Áñez's daughter says she is not afraid of threats and will not shut up

Carolina Ribera, daughter of former interim president of Bolivia Jeanine Áñez, fears that her mother will try again to fight her life and that despite the threats received, she will not “rest” until justice and freedom are achieved for the mother who complied is in preventive detention for six months.

“My mother lives in a judicial hell,” he said in an interview with Efe Ribera, who has been at liberty since Áñez was arrested on the 13th.

Ribera tearfully told how the former interim president’s health had deteriorated. “She is in very poor health, her weight has lost a lot.”

Ribera also denounced that the judiciary in Bolivia is “a submissive tool for this government. They use it as political repression.”

“My mother is her trophy to convey a message of fear to all opposition leaders and dissidents,” he said.

His family and the defense have always defended that Áñez is a “victim” of “invented procedures without legal basis” in the more than ten proceedings that are initiated against him both in the normal way and in liability proceedings.

With this in mind, Ribera warned of “irregularities in the judiciary” as Áñez is recognized as a former interim president in some cases and only as a former senator in others.

Luis Arce’s government and the Movement towards Socialism (MAS) claim that Áñez’s government is unconstitutional and the product of an alleged “coup” against Evo Morales, which is why they do not recognize her as former President of Bolivia.

Ribera insisted that he demand “that there is due process, that there is a fair trial, that there is an independent investigation by the public ministry”.

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“The government is doing everything possible to delay the trials and keep my mother in jail and every day that goes by her life is at risk, there are no diseases to treat,” she said.

Áñez has to serve an additional six months in preventive detention for yet another trial of the “coup” alleging alleged crimes of breach of duty and unlawful decisions leading to allegations of sedition, terrorism and conspiracy in the 2019 crisis .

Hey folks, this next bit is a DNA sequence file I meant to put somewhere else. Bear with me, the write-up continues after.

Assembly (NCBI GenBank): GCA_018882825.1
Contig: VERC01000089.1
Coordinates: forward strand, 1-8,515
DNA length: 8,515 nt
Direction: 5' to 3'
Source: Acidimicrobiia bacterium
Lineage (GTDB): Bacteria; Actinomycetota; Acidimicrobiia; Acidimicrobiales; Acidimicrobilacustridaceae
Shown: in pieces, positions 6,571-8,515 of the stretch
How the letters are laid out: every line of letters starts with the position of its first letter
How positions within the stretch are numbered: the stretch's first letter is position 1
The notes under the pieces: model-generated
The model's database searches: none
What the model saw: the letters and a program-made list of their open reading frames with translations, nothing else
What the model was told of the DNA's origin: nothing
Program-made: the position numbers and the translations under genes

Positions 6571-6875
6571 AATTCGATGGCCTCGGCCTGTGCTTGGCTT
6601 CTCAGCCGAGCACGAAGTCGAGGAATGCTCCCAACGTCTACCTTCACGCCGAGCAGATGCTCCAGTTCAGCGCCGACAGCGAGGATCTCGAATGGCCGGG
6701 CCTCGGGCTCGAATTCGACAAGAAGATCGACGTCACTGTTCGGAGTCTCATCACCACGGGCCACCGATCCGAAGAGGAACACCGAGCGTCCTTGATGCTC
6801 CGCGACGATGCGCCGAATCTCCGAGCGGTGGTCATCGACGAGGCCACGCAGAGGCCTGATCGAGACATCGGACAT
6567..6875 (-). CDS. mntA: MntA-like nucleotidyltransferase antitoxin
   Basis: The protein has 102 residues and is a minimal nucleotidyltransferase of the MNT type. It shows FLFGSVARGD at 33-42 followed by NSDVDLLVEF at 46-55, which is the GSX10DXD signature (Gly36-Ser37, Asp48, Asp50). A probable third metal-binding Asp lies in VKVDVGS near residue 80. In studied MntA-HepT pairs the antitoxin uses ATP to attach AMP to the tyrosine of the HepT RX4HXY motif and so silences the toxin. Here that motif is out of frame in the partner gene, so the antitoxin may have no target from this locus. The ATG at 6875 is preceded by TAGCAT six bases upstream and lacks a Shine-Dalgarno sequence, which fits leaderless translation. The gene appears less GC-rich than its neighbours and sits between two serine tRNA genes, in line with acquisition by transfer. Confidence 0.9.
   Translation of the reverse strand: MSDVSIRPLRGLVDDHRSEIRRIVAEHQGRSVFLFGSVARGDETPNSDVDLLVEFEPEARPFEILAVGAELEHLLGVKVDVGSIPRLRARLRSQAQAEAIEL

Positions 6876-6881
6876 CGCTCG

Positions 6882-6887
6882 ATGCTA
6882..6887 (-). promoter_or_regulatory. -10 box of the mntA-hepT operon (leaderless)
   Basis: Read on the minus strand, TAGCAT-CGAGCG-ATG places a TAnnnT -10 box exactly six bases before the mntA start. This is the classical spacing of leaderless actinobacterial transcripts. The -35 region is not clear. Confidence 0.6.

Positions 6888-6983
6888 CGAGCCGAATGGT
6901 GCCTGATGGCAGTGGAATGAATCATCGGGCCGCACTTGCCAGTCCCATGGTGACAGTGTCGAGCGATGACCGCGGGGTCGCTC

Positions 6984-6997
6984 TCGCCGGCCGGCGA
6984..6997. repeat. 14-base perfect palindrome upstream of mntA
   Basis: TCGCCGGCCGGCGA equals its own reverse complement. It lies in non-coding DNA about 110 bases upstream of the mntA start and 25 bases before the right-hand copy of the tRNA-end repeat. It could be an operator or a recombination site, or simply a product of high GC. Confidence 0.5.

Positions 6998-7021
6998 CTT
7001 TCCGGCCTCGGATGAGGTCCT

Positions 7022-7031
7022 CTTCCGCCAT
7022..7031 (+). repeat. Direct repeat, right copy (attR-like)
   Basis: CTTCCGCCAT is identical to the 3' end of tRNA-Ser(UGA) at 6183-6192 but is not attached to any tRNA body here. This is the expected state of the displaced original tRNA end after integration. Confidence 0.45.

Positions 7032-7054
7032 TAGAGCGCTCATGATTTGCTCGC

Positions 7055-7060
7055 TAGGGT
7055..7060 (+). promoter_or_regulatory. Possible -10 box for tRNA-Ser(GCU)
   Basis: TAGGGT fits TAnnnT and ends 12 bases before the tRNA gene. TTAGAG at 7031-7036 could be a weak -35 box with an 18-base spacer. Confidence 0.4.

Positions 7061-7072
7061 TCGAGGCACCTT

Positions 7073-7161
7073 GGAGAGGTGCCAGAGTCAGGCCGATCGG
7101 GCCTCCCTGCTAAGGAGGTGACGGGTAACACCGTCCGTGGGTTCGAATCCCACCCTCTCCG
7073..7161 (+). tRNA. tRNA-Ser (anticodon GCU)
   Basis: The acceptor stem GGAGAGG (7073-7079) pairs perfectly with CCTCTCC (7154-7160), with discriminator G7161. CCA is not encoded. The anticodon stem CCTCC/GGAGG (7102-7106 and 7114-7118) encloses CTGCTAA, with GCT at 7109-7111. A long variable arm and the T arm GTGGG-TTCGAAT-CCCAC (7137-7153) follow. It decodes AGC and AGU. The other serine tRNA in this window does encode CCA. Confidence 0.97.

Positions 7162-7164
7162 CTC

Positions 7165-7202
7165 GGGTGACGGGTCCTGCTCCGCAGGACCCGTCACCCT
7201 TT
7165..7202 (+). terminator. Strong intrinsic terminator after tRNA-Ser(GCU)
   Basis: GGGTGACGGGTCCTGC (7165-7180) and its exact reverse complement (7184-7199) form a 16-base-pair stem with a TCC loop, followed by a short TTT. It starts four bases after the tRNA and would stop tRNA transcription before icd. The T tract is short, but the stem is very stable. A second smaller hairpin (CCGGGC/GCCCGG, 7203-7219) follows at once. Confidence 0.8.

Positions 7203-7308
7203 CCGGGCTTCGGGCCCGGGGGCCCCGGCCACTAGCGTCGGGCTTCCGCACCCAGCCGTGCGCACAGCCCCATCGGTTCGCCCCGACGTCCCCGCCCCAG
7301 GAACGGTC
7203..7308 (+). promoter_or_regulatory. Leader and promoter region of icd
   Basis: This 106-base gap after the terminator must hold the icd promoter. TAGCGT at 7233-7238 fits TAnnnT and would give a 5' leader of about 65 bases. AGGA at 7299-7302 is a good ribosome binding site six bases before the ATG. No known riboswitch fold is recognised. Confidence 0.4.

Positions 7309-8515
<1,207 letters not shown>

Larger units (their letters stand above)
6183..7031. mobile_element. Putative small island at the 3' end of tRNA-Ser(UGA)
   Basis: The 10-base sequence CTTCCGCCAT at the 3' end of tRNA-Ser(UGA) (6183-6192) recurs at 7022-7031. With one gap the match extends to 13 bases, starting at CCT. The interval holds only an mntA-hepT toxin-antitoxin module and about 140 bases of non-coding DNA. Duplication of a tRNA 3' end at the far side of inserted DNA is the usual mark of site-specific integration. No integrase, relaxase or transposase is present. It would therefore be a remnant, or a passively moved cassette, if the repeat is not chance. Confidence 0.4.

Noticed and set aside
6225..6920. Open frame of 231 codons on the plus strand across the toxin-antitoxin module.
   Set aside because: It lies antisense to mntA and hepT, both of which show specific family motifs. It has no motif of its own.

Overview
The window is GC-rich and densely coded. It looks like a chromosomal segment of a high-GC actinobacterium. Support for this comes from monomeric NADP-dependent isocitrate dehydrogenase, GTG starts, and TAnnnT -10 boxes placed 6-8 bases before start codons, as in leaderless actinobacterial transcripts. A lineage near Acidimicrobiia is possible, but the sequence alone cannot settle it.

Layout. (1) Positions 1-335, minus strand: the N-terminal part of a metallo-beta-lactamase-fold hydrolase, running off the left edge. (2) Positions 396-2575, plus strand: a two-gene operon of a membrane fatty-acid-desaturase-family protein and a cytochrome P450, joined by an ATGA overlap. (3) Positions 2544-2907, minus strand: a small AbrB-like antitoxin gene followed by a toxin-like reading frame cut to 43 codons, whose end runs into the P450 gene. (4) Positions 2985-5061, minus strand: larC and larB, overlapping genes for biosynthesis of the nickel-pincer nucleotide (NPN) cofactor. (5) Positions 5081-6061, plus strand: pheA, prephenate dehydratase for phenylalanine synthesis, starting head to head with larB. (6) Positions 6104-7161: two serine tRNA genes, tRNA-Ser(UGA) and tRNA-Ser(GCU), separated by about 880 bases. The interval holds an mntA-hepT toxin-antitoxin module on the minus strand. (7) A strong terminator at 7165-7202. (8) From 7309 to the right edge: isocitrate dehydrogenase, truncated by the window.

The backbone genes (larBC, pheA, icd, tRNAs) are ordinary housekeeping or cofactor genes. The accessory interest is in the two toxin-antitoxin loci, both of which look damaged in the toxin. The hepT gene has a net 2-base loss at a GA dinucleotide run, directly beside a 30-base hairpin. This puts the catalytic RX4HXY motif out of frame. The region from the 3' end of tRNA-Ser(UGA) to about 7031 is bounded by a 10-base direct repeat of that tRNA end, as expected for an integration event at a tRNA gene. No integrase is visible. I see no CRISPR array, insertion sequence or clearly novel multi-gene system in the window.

Attempted suicide

Last month, Jeanine Áñez injured one of her arms, causing Carolina Ribera to fear that her mother tried again because of her depression because of her depression.

“He tried to commit suicide on August 21, and the psychiatrist tells me that to save my mother, she must be taken away.” The prison she is in is “a place where she feels threatened, has panic attacks and can commit suicide again,” he said.

With this in mind, the defense of the former interim president asked the Inter-American Commission on Human Rights (IACHR) to grant her precautionary measures, for which Ribera traveled to the USA last week to hand over the relevant documents personally.

Ribera was confident that the Commission would give a positive answer to this question. “It is in the hands of the IACHR to save my mother,” he said.


At dawn on Saturday March 13, Government Minister Carlos Eduardo del Castillo, together with the Bolivian Police Commander Jhonny Aguilera, confirmed the arrest of Áñez in the city of Trinidad in the Beni Amazon region and his immediate transfer to Lapaz.

Áñez was found hidden in a closet, an issue that earned her criticism and accusations from the government that the ex-president wanted to flee, even though she always said she would not leave the country to face justice.

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Carolina Ribera realized that she was “afraid” of everything that happened and it was she who asked her mother, “Since it was night, don’t hide so much, but let us keep them in a safe place until we know what to do “. . “

“We were with an aunt and there was a lot of desperation not knowing what to do,” he said, saying that later several people “broke in” improperly “and took Áñez with them without identifying themselves and without an arrest warrant.

Carolina Ribera noted that she received threats every day, but “she has lost her fear”.

“If you arrest me for the fight, for the defense of my mother, you are violating all my rights (…) shut up, I will not rest until she is free. You scared us so much, I saw you suffer so much that I’ve lost my fear, “he said tearfully.

Ribera said his mother’s decision to take on the interim presidency was “not an easy one” because “everyone was afraid” of the polarization created by allegations of fraud in the 2019 elections and Morales’ resignation from the presidency.

Regarding former government minister Arturo Murillo, who is imprisoned in the US for bribery and money laundering, Ribera pointed out that he had “betrayed” his mother and the Bolivian people, that it was “regrettable” what he had done and That justice American will be responsible for doing what is appropriate in this case.


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